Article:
Strike marks on a gable wall showed how close Catholic residents came to being hit while a blast bomb was found in a garden in the shadow of the peaceline and metal bolts rained down during eight hours of violence.
Community leaders on the Catholic side accept that some local youths retaliated by throwing missiles back across at the Protestant side of the peaceline but insist they managed to keep them in check.
Tension had been building up in the area for weeks, getting significantly worse from Wednesday onwards until Saturday when it raged out of control with 400 people involved.
Contributing factors were an Old Firm football game between Celtic and Rangers in Scotland, which the former lost 3-0, and a local loyalist band parade.
The Police Service of Northern Ireland was accused of not doing enough to stop the rioting. Miraculously, only one person was injured during the clashes.
The police said they could not resolve community tensions on their own and described the riot as spontaneous. Sinn Fein East Belfast representative Deborah Devenny said they had failed to crackdown on the rioters.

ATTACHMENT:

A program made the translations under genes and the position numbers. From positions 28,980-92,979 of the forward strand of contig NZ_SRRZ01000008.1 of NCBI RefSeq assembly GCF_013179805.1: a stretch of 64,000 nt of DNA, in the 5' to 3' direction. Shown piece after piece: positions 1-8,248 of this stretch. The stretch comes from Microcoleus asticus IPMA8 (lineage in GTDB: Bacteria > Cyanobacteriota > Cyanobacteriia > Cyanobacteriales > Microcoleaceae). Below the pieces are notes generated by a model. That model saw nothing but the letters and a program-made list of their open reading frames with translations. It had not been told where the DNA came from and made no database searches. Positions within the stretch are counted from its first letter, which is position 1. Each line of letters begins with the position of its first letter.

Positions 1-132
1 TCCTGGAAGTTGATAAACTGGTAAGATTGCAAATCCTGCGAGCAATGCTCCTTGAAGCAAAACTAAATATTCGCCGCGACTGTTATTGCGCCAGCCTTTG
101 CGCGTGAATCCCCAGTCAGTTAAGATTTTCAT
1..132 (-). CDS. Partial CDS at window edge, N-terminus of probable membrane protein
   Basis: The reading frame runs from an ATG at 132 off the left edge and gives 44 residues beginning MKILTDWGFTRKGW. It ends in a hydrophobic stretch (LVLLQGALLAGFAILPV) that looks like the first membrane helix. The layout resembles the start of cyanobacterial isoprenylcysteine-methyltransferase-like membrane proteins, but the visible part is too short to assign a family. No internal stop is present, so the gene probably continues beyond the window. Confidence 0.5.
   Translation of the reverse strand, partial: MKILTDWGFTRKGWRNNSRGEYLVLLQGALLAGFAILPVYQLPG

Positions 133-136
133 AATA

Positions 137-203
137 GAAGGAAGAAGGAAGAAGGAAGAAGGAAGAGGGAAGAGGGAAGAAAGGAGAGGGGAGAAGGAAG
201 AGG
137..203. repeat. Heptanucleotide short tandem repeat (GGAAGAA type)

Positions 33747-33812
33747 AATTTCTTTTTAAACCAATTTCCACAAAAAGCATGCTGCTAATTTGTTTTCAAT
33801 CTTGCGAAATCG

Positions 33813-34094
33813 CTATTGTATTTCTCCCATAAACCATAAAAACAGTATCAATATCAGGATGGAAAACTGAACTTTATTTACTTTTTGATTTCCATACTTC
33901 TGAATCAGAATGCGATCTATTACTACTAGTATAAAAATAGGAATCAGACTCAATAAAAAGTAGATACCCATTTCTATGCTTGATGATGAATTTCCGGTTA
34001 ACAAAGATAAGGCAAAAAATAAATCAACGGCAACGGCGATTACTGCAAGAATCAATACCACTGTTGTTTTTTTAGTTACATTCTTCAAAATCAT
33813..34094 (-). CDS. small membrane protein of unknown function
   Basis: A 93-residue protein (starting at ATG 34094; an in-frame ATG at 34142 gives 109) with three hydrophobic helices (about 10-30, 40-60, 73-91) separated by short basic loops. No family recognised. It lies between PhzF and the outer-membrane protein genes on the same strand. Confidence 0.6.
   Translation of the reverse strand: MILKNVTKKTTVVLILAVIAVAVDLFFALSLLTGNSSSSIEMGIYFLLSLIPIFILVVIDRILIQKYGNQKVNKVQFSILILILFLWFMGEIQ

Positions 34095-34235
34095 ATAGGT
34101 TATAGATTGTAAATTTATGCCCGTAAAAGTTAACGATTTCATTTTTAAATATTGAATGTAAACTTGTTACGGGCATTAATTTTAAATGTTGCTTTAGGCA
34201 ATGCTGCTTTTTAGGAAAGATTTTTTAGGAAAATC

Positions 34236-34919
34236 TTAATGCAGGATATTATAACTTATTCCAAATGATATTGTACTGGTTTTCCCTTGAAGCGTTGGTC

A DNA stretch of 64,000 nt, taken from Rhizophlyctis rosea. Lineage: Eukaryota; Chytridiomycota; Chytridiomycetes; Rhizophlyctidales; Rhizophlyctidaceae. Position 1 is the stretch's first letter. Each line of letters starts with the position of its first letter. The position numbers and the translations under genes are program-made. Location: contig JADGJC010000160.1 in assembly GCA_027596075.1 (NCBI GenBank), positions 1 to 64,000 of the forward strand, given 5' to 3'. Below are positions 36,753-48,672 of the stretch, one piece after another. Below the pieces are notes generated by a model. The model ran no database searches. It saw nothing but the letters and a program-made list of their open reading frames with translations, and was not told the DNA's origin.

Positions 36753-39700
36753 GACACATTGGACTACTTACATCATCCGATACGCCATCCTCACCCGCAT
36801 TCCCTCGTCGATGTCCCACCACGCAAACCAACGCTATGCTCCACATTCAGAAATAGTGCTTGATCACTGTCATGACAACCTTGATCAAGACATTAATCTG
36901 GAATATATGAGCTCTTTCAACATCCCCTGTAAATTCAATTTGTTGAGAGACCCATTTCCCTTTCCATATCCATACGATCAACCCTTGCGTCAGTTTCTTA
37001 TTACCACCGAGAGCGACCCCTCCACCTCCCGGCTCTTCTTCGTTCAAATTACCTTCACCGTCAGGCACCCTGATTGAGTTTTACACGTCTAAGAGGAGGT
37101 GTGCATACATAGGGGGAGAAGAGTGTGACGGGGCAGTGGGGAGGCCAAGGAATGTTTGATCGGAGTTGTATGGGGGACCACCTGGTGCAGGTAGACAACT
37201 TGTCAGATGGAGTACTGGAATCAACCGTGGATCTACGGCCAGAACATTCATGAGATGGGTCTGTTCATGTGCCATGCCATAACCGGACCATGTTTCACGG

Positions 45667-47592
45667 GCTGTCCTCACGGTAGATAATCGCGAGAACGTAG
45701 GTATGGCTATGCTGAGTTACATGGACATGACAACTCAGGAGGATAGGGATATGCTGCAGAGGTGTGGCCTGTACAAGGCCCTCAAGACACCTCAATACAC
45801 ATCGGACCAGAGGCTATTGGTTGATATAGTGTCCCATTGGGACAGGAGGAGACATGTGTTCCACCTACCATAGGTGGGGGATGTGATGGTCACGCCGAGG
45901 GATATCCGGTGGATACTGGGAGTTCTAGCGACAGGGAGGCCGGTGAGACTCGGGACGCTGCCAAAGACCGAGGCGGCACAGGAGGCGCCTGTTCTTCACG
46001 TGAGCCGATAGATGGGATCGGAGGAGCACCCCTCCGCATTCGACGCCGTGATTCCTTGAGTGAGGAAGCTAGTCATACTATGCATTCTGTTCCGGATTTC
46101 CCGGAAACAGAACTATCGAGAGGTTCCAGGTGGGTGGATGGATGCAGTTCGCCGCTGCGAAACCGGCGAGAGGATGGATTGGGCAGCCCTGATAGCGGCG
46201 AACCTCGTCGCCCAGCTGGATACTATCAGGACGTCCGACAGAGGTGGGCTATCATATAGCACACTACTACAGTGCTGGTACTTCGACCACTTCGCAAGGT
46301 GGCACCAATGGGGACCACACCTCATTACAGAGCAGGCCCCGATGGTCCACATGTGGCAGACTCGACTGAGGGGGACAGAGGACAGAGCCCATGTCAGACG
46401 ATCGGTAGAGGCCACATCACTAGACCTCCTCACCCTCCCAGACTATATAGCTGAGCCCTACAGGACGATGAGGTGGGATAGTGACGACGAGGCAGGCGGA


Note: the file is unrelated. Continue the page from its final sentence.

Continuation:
“The PSNI have once again demonstrated their unwillingness to deal with loyalist thugs intent upon intimidating the people of this area. We are sickened and disgusted by a week long siege,” she said.
“A barrage of ball-bearings, golf balls, bricks and bottles have rained down upon people and property”, she said, calling on unionist leaders to “face down” those behind the violence.
The area went through months of the same sort of violence three years ago. Some residents were in tears on Saturday night as their homes came under attack, explaining they could not find anyone to buy their houses so they could move out.
A police spokeswoman said the force would be investigating and assessing the evidence gathered, including CCTV, to identify offenders. “However, police cannot resolve these issues alone,” she said.
SDLP deputy leader Alasdair McDonnell condemned those responsible and appealed for calm. “Once again, mindless sectarian violence has blackened the name of Belfast and damaged fragile community relations.”
There was also violence in north Belfast at the weekend involving both Catholic and Protestant youths, some as young as six, in the Ardoyne and Glenbryn areas – where the Holy Cross school blockade took place four years ago.